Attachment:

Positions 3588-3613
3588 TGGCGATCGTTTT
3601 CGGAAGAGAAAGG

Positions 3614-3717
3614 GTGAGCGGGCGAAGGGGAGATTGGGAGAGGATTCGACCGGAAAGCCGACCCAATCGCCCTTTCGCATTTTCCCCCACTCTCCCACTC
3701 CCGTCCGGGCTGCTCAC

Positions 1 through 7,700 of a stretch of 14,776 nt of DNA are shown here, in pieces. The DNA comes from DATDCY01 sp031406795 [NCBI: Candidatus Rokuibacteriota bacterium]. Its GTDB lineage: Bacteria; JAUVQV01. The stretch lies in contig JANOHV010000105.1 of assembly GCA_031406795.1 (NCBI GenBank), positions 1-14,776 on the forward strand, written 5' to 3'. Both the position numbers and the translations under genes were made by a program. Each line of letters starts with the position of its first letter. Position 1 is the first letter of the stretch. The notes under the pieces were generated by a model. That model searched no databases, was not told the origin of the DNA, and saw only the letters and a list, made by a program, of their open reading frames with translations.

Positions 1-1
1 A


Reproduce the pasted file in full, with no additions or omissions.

Positions 3588-3613
3588 TGGCGATCGTTTT
3601 CGGAAGAGAAAGG

Positions 3614-3717
3614 GTGAGCGGGCGAAGGGGAGATTGGGAGAGGATTCGACCGGAAAGCCGACCCAATCGCCCTTTCGCATTTTCCCCCACTCTCCCACTC
3701 CCGTCCGGGCTGCTCAC

Positions 1 through 7,700 of a stretch of 14,776 nt of DNA are shown here, in pieces. The DNA comes from DATDCY01 sp031406795 [NCBI: Candidatus Rokuibacteriota bacterium]. Its GTDB lineage: Bacteria; JAUVQV01. The stretch lies in contig JANOHV010000105.1 of assembly GCA_031406795.1 (NCBI GenBank), positions 1-14,776 on the forward strand, written 5' to 3'. Both the position numbers and the translations under genes were made by a program. Each line of letters starts with the position of its first letter. Position 1 is the first letter of the stretch. The notes under the pieces were generated by a model. That model searched no databases, was not told the origin of the DNA, and saw only the letters and a list, made by a program, of their open reading frames with translations.

Positions 1-1
1 A